Boulder County Sees Record Number of Felony Filings in 2018
Felony filings in Boulder County
2018 as of Dec. 28: 2,757
The Boulder County District Attorney’s Office filed about 2,800 felony cases in 2018, by far the most the district has ever seen.
Boulder County District Attorney Michael Dougherty said that, as of Dec. 28, his office filed 2,757 felony filings in 2018, and he said that number would almost certainly get over 2,800 once the numbers for the year were totalled.
Boulder County saw 2,347 felony cases in 2017 and 2,230 in 2016, and before that had never eclipsed 2,000.
The Boulder County District Attorney’s Office in May expressed concern about the pace of felony filings , and the trend carried through the year.
“For the past several years, felony filings have been steadily increasing here in Boulder and throughout the state,” Dougherty said.
But Dougherty said it is not just felony filings that are on the rise. He said traffic and misdemeanor cases also are on the rise, which indicates it is not a matter of prosecutors choosing to charge more crimes as felonies.
“The increase in felony case filings is not due to any change in filing standards at the District Attorney’s Office,” Dougherty said. “Rather, this year’s increase is consistent with what we have seen over the past several years in Boulder and other parts of the state.”
Dougherty said he believes the growing number of people living in Boulder County as well as the opioid epidemic are two of the driving factors behind the increase.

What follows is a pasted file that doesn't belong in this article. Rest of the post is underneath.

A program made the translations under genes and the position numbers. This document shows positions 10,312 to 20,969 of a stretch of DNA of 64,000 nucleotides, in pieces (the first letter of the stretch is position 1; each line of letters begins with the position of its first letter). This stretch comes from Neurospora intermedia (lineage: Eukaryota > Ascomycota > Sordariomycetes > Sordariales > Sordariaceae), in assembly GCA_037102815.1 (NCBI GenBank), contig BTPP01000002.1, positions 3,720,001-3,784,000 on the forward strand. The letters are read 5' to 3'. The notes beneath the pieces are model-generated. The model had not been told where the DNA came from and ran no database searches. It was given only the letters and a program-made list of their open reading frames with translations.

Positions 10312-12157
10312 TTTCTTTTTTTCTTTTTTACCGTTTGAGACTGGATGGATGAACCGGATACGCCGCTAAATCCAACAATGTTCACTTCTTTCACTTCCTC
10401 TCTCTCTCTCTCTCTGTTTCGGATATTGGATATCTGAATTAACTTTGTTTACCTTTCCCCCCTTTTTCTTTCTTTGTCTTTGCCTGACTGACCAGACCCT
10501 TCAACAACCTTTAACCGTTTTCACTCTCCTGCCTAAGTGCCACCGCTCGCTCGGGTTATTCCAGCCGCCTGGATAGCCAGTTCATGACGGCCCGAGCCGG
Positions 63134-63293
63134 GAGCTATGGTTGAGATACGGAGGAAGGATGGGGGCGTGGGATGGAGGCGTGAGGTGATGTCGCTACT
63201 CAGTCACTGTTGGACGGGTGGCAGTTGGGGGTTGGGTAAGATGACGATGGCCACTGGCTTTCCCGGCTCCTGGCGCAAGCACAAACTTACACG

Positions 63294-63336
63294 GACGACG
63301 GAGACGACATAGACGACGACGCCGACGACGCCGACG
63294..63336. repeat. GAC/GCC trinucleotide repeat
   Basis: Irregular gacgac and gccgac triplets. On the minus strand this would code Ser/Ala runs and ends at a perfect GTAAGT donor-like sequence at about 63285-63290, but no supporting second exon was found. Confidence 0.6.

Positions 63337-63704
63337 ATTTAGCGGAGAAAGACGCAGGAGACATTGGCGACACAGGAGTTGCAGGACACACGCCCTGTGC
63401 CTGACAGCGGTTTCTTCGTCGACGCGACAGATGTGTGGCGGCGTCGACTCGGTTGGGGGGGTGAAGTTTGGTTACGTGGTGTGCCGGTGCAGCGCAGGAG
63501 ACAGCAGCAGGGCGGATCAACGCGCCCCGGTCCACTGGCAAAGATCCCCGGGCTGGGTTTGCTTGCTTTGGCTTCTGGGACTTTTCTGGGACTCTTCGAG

“We believe the continued increases are due to population growth and the opioid epidemic because, as you know, drug addiction can lead to property offenses, such as bike thefts, home burglaries, and car thefts,” Dougherty said.
Dougherty also noted Colorado ranks 41st in the nation with recidivism rates, with 48 percent of individuals released from state prison back in prison within three years.
“The area for greatest improvement is in lowering the likelihood of re-offense,” Dougherty said. “If we can lower the recidivism rate, it would be better for the communities, the offenders, and the taxpayers.”
Dougherty said that in Boulder, he is hoping the DA’s restorative justice and mental health diversion programs can help with those recidivism rates. He also pointed to a new alternative sentencing facility, which voters approved funding for in the recent election.
“Those efforts should help to lower the rate of re-offense here in Boulder,” Dougherty said.
Mitchell Byars: 303-473-1329, email@example.com or twitter.com/mitchellbyars